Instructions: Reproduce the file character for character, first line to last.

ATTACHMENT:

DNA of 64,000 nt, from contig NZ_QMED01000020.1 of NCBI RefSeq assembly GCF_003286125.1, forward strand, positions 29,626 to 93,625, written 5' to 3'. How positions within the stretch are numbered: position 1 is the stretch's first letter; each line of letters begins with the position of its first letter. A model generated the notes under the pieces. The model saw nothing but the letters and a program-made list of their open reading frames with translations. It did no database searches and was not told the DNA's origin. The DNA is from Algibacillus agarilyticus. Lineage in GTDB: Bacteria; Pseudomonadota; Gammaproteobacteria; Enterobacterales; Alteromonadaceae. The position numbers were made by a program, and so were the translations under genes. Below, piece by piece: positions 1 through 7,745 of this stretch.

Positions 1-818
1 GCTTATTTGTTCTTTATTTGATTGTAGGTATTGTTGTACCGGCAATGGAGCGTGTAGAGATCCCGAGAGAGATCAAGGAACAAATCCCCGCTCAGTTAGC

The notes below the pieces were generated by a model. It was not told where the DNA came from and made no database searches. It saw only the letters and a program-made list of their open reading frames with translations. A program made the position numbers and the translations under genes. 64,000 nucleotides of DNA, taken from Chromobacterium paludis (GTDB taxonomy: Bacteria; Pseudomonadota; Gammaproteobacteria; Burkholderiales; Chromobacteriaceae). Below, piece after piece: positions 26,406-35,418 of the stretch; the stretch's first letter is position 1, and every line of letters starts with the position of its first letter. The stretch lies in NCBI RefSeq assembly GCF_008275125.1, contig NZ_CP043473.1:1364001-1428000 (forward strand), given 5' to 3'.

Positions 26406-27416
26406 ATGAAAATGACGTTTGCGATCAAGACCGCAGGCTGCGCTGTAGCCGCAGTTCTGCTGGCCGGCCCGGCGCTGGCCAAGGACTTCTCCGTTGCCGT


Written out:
DNA of 64,000 nt, from contig NZ_QMED01000020.1 of NCBI RefSeq assembly GCF_003286125.1, forward strand, positions 29,626 to 93,625, written 5' to 3'. How positions within the stretch are numbered: position 1 is the stretch's first letter; each line of letters begins with the position of its first letter. A model generated the notes under the pieces. The model saw nothing but the letters and a program-made list of their open reading frames with translations. It did no database searches and was not told the DNA's origin. The DNA is from Algibacillus agarilyticus. Lineage in GTDB: Bacteria; Pseudomonadota; Gammaproteobacteria; Enterobacterales; Alteromonadaceae. The position numbers were made by a program, and so were the translations under genes. Below, piece by piece: positions 1 through 7,745 of this stretch.

Positions 1-818
1 GCTTATTTGTTCTTTATTTGATTGTAGGTATTGTTGTACCGGCAATGGAGCGTGTAGAGATCCCGAGAGAGATCAAGGAACAAATCCCCGCTCAGTTAGC

The notes below the pieces were generated by a model. It was not told where the DNA came from and made no database searches. It saw only the letters and a program-made list of their open reading frames with translations. A program made the position numbers and the translations under genes. 64,000 nucleotides of DNA, taken from Chromobacterium paludis (GTDB taxonomy: Bacteria; Pseudomonadota; Gammaproteobacteria; Burkholderiales; Chromobacteriaceae). Below, piece after piece: positions 26,406-35,418 of the stretch; the stretch's first letter is position 1, and every line of letters starts with the position of its first letter. The stretch lies in NCBI RefSeq assembly GCF_008275125.1, contig NZ_CP043473.1:1364001-1428000 (forward strand), given 5' to 3'.

Positions 26406-27416
26406 ATGAAAATGACGTTTGCGATCAAGACCGCAGGCTGCGCTGTAGCCGCAGTTCTGCTGGCCGGCCCGGCGCTGGCCAAGGACTTCTCCGTTGCCGT